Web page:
Cloudflare is best known for its content delivery network and DDoS mitigation services, but it has been steadily expanding into other areas of web security over the past few years.
This week, the company made three product announcements, all aimed at protecting its customers from online threats, including new offerings for API security, web applications, and email.
In 2020, Cloudflare said that its network was touching more than 25 million websites. It sees a lot of traffic, and, as a content delivery network, is extremely motivated to stop bad traffic before it clogs up its pipes.
New API security offering
One kind of bad traffic is automated API requests. Attackers use brute force methods or known vulnerabilities to try to break into company APIs and steal data or do other damage.
"For us, 50% of web traffic that we see is API traffic," Cloudflare CTO John Graham-Cumming said.
And the category is growing fast. According to a January report, API traffic grew 21% last year, compared to just 10% for overall web traffic.
This morning, Cloudflare announced a new API Gateway service to help companies manage their API security at a low cost.
"We see some of the API gateway products out there are crazy expensive," Graham-Cumming told Data Center Knowledge. "You shouldn’t be spending a fortune on core functionality."
Some API security was already built into Cloudflare's existing services, he said.
"Web application firewalls, DDoS protection – all of those things can be used for APIs," he added.
Now all of this tech is going to be part of a single, comprehensive package. Companies will be able to use Cloudflare's service to find the APIs active in their environments, validate them, analyze incoming traffic, protect against abuse, set up custom API routing, enforce SSL, and get analytics.
In addition, customers will be able to create and manage APIs directly and offload authentication and authorization to Cloudflare.
API schema validation, API discovery, and API abuse detection are all available today, and other features will be coming later on this year.
Unlike some of Cloudflare's other offerings, there will not be a free tier for the API gateway, and the company hasn't yet announced pricing.
"It will be significantly cheaper than what they're using today," Graham-Cumming said.
This could be a big deal. There's been a spate of API-based attacks recently. Notable victims include Peloton, Equifax, Instagram, Facebook, Amazon, and PayPal.
In fact, according to an IBM Security X-Force report released last fall, two-thirds of all cloud breaches are now due to misconfigured APIs.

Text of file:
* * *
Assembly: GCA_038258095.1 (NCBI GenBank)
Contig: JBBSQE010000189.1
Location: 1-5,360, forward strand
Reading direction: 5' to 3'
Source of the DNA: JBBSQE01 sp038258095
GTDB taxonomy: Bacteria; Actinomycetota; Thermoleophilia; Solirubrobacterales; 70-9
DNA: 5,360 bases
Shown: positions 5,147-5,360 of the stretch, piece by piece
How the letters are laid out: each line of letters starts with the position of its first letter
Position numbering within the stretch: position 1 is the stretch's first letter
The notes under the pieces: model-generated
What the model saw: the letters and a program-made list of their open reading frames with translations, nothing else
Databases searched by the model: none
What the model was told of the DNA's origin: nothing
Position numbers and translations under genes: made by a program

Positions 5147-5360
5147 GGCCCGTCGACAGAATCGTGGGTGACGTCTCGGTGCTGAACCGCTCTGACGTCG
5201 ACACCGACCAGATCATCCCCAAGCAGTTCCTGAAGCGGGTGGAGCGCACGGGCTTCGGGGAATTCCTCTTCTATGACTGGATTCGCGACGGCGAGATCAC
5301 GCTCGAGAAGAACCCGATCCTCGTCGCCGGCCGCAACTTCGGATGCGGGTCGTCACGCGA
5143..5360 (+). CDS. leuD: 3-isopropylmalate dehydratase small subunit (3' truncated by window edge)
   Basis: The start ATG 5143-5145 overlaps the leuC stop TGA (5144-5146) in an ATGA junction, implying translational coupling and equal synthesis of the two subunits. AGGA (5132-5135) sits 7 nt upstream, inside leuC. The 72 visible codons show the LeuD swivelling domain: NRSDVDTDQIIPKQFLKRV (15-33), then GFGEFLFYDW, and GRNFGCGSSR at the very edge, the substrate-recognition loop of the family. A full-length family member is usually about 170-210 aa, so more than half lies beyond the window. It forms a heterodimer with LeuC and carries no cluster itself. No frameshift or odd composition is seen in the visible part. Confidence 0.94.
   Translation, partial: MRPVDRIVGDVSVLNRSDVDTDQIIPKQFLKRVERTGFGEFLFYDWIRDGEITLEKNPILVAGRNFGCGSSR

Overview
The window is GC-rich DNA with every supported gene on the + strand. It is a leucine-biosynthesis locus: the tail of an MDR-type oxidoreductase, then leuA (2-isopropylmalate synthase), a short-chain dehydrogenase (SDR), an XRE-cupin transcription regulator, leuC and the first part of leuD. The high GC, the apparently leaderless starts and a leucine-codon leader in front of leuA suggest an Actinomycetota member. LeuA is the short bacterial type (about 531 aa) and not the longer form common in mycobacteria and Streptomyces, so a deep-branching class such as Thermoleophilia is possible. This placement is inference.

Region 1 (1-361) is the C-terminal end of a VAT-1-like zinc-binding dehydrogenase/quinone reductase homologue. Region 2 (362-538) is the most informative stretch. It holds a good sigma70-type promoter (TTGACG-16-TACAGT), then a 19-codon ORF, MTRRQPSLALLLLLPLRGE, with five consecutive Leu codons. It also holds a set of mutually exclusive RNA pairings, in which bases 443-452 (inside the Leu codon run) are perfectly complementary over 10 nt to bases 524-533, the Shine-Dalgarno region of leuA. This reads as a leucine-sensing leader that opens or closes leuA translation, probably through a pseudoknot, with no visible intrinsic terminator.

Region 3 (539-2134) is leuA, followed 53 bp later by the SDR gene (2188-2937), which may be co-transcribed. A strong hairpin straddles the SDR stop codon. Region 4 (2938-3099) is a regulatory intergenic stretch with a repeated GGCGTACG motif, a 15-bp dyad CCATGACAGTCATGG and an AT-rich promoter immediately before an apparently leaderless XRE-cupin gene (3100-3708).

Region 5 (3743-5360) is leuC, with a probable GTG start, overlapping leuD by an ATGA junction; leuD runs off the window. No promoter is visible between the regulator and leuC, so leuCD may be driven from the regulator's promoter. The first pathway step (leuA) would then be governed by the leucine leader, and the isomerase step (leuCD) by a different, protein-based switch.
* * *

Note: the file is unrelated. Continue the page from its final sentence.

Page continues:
And according to the latest data from Salt Security, API attacks increased 681% in 2021, while API traffic went up 321%.
According to the Salt Security survey, 62% of companies have slowed the roll-out of a new application because of API security concerns, and 95% of companies had an API-related security incident in the past 12 months.
New email protection
A free service that customers should be seeing soon is email protection.
In September, Cloudflare announced free email forwarding, allowing customers to forward email from a Cloudflare domain to another domain.
"A lot of people use that for a vanity domain," Graham-Cumming said.
But the new toolkit isn’t limited to forwarding. As part of the free service, Cloudflare also offers basic configuration management, to help users ensure that their email is set up to be as secure as possible. That includes settings for SPF, or sender policy framework, DKIM, or domain keys identified mail, and DMARC, or domain-based message authentication, reporting, and conformance.
"If you think about the threats to business, a lot of it comes through email," Graham-Cumming said. "In fact, it's the number one threat."
On Monday, Cloudflare announced that it will be integrating technology from recently-acquired email security vendor Area 1 Security to significantly expand its email security offerings.
"We will be actually scanning email and blocking email," Graham-Cumming said.
The new service won't be available to Cloudflare's non-paying users, but anyone on a paid plan can sign up at no additional charge, he said. Business can sign up now, he added, and the service will become available once the Area 1 acquisition closes.
New Web Application Firewall tools
Those non-paying users did get a freebie this week. On Tuesday, Cloudflare announced that it will now offer a Web Application Firewall management console for free.
Cloudflare has always had a WAF for its paid plans, Graham-Cumming said. The tool protects websites against attacks like SQL injections, credential stuffing, cross-site scripting, and Layer 7 DDoS attacks.
In times of emergency, the service was sometimes extended to cover non-paying customers.
"Over the last ten years, we’ve occasionally seen an attack on a web application that was so serious and widespread that we gave a version of the WAF to everyone on our free plans," he said. For example, in 2014, Cloudflare began protecting all its customers against Shellshock.
"At the end of last year, we gave everyone protection for the Log4j vulnerability," he added.
But this protection was behind-the-scenes, he said. "If you were a free customer, you got the protection but you couldn't turn the functionality off or see any analytics around it."
On Tuesday, that changed, and even free customers will now get access to the WAF console.
"If there's a high-severity vulnerability, they'll have a user interface for it, and see analytics for it."